Washington State Dental Association publication wins Golden Apple Award
November 03, 2014
Seattle — Dr. Kimberly Winton recalls a time during her studies at the University of Missouri – Kansas City School of Dentistry when a patient who needed an extraction requested for a male dentist, instead of her, to handle the procedure.
Honored: The covers of WSDA News’ April and May issues helped the Washington State Dental Association receive the Golden Apple award for Outstanding Achievement in the Promotion of Diversity and Inclusion.
The patient explained of a bad experience in the past with a female dentist and thought she simply “did not have enough upper body strength to extract the tooth.”
Dr. Richard P. Ferguson, Washington State Dental Association’s first African-American president, recalls a time in 1968 when he visited Washington, D.C. It took meeting with the then-Surgeon General to finally get approval for him to attend the University of Washington’s graduate orthodontic program while retaining his commission as a lieutenant colonel in the Air Force.
He had been refused earlier, as no African-American dentist in the U.S. Air Force had been given graduate schooling.
Drs. Winton’s and Ferguson’s stories were among more than a dozen of stories highlighted in two cover issues of the WSDA News Magazine earlier this spring, addressing the topics of gender and race in dentistry.
The WSDA’s publication received this year’s Golden Apple Award, in the constituent category, for Outstanding Achievement in the Promotion of Diversity and Inclusion. It was among three Golden Apple awards WSDA received this year. WSDA also received the award for Achievement in Dental School/Student Involvement in Organized Dentistry and the Open Category for its guide “The Affordable Care Act and You.”
“It was an honor and exciting to be recognized for these stories, which we all felt were important to tell,” said WSDA News managing editor Rob Bahnsen.
The goal of the two cover issues WSDA News Magazine, which has a circulation of about 4,200, was to initiate a dialogue among all dentists about the problems of the past, and to illuminate any issues still requiring attention.
“Both pieces were relevant because they had largely been ignored,” WSDA Executive Director Stephen Hardymon said in the award submission. “In large part because there was an underlying assumption that racial and gender biases were relics of the past. In fact, we discovered that race still plays a role in the way some of our members feel they are regarded, as does gender — although to a lesser degree.”
The two issues shared stories from dentists, from various generations, on how being a minority or a female may have, or have not, affected their dental education, careers and personal lives.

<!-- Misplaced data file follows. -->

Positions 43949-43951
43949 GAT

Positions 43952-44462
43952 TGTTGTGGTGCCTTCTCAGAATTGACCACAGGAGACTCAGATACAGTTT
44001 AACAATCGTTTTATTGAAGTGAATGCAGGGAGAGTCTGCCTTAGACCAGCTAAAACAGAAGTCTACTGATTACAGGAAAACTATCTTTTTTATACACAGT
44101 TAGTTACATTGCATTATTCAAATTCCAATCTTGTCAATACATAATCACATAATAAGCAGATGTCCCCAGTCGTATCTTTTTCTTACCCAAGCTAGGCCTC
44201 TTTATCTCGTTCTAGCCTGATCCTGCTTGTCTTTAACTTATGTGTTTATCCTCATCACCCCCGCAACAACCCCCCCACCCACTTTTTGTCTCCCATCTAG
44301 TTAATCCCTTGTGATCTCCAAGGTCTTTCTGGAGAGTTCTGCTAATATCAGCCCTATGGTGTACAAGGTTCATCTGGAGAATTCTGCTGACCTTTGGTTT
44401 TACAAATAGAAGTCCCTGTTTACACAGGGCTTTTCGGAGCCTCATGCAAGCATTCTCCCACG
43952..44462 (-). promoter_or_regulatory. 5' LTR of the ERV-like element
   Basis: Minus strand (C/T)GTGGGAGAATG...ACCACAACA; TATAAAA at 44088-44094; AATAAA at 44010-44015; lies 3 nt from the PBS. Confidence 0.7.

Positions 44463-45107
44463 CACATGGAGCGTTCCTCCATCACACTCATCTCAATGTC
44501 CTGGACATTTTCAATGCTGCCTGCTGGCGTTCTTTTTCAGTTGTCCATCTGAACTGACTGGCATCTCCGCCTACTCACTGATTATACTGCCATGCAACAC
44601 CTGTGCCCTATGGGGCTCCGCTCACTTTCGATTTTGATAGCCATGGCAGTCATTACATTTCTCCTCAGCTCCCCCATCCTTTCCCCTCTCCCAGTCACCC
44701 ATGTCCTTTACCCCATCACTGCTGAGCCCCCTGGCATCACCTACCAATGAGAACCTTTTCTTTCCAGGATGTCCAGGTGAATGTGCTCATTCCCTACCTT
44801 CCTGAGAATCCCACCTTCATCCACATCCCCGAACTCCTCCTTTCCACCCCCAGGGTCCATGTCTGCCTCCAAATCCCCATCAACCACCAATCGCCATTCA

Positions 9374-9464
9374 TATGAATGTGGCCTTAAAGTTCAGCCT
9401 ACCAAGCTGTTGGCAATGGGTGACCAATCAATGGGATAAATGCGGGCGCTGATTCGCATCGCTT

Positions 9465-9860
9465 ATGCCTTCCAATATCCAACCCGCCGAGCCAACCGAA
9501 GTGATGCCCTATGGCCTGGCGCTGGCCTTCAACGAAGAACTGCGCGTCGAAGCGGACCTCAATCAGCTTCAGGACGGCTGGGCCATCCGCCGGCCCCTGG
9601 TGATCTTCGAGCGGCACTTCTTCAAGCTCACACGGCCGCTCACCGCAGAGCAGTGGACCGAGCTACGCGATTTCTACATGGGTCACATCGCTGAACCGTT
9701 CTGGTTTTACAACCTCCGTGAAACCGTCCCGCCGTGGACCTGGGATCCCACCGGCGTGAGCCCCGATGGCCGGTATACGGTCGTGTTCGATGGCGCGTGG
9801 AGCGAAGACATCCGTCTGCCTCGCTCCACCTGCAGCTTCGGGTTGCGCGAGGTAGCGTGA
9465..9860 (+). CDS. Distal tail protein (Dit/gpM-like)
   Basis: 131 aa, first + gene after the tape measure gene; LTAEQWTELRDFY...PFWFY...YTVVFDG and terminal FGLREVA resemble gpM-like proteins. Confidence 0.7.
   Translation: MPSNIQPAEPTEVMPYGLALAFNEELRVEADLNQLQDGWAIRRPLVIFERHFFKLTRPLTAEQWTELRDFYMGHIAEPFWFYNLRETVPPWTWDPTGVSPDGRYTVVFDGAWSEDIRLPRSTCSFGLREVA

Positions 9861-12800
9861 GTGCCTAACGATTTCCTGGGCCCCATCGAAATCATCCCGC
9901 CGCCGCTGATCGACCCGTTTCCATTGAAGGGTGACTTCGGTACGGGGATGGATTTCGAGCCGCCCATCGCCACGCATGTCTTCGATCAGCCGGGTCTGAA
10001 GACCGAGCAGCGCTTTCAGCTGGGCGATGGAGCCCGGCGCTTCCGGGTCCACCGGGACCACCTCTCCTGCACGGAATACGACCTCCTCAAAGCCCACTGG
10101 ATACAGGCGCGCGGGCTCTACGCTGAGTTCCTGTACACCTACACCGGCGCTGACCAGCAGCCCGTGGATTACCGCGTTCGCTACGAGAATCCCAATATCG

Dr. Princy Rekhi remembers how the terrorist attacks of 9/11 affected him as a junior dental student at UMKC. With his traditional Sikh turban and beard, Dr. Rekhi became an easy target.
“Overnight people treated me differently. I had been accustomed to eating out almost every meal, but even walking down the street people would call me Osama Bin Laden or a terrorist — it was insulting, and it made me sad,” he said in the article “Race and Dentistry: A Conversation.”
Then, after the Sikh temple shooting in Oak Creek, Wisconsin, in 2012, a stranger approached him and touched him on the shoulder.
“[The stranger] said, ‘I’m really sorry for the loss your community suffered last week, and wanted to offer my sincere condolences,’” Dr. Rekhi recalled. “This was a response that actually made me realize that there is a change that is occurring.”
There’s also a change in demographics in dentistry.
According to WSDA News, the dentists in Washington are 75.3 percent white; 19.8 percent Asian; 2 percent Hispanic; 1.7 percent black; and 0.4 percent American Indian. However, the 2011 cohort of newly licensed dentists is 56.7 percent white; 31.7 percent Asian; 5 percent Hispanic; 3.3 percent black; and 3.4 percent other groups.
In addition, although only 25 percent of Washington dentists are female, the 2011 cohort of newly licensed dentists is 41 percent female.
The women profiled in the “Gender and Dentistry: A Conversation” article largely rejected the notion of gender bias in dental school, in the workplace or among peers. But, according to the article, when pressed, nearly every woman featured in the story shared an anecdote about a situation where gender played a frustrating role in the way they were perceived or treated.
“We sought to initiate a conversation,” Mr. Bahnsen said. “We weren’t going to solve the world’s problems when it came to gender and race. But what we wanted to do was shine a light on the issues to see what’s happening out there.”
To read the article “Gender and Dentistry: A Conversation,” visit issuu.com/wsda/docs/2014_wsda_news_issue_5_may_mzd
. To read the article “Race and Dentistry: A Conversation,” visit issuu.com/wsda/docs/wsda_news_issue_5_april_mzd